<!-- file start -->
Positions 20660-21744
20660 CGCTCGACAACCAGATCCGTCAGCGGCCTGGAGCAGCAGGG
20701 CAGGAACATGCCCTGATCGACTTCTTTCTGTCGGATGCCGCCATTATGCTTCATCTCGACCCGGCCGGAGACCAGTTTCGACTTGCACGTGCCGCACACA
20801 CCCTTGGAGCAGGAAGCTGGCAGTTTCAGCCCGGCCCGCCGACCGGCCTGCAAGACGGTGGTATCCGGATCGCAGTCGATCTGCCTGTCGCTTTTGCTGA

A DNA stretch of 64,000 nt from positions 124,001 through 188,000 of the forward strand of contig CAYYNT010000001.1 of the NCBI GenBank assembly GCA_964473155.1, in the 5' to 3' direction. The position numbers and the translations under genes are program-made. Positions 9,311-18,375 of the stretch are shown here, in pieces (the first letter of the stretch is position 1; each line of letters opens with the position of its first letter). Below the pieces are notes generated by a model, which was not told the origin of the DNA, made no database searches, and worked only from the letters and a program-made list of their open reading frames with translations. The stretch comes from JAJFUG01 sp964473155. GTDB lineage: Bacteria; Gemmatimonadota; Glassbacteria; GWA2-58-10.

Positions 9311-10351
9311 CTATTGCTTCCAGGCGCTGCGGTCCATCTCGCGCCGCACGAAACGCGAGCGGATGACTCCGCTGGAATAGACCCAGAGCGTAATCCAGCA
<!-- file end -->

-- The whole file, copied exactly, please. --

Positions 20660-21744
20660 CGCTCGACAACCAGATCCGTCAGCGGCCTGGAGCAGCAGGG
20701 CAGGAACATGCCCTGATCGACTTCTTTCTGTCGGATGCCGCCATTATGCTTCATCTCGACCCGGCCGGAGACCAGTTTCGACTTGCACGTGCCGCACACA
20801 CCCTTGGAGCAGGAAGCTGGCAGTTTCAGCCCGGCCCGCCGACCGGCCTGCAAGACGGTGGTATCCGGATCGCAGTCGATCTGCCTGTCGCTTTTGCTGA

A DNA stretch of 64,000 nt from positions 124,001 through 188,000 of the forward strand of contig CAYYNT010000001.1 of the NCBI GenBank assembly GCA_964473155.1, in the 5' to 3' direction. The position numbers and the translations under genes are program-made. Positions 9,311-18,375 of the stretch are shown here, in pieces (the first letter of the stretch is position 1; each line of letters opens with the position of its first letter). Below the pieces are notes generated by a model, which was not told the origin of the DNA, made no database searches, and worked only from the letters and a program-made list of their open reading frames with translations. The stretch comes from JAJFUG01 sp964473155. GTDB lineage: Bacteria; Gemmatimonadota; Glassbacteria; GWA2-58-10.

Positions 9311-10351
9311 CTATTGCTTCCAGGCGCTGCGGTCCATCTCGCGCCGCACGAAACGCGAGCGGATGACTCCGCTGGAATAGACCCAGAGCGTAATCCAGCA